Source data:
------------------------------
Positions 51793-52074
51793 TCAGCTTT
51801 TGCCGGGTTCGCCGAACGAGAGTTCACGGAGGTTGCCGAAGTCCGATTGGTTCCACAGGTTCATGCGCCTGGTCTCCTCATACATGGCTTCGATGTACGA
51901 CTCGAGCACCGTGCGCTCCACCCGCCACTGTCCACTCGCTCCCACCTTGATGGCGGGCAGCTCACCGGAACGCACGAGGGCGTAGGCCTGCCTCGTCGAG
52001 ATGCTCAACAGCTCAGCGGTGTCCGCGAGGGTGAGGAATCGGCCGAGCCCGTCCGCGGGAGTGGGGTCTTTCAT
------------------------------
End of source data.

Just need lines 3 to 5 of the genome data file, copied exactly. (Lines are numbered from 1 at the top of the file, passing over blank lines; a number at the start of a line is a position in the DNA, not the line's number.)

51801 TGCCGGGTTCGCCGAACGAGAGTTCACGGAGGTTGCCGAAGTCCGATTGGTTCCACAGGTTCATGCGCCTGGTCTCCTCATACATGGCTTCGATGTACGA
51901 CTCGAGCACCGTGCGCTCCACCCGCCACTGTCCACTCGCTCCCACCTTGATGGCGGGCAGCTCACCGGAACGCACGAGGGCGTAGGCCTGCCTCGTCGAG
52001 ATGCTCAACAGCTCAGCGGTGTCCGCGAGGGTGAGGAATCGGCCGAGCCCGTCCGCGGGAGTGGGGTCTTTCAT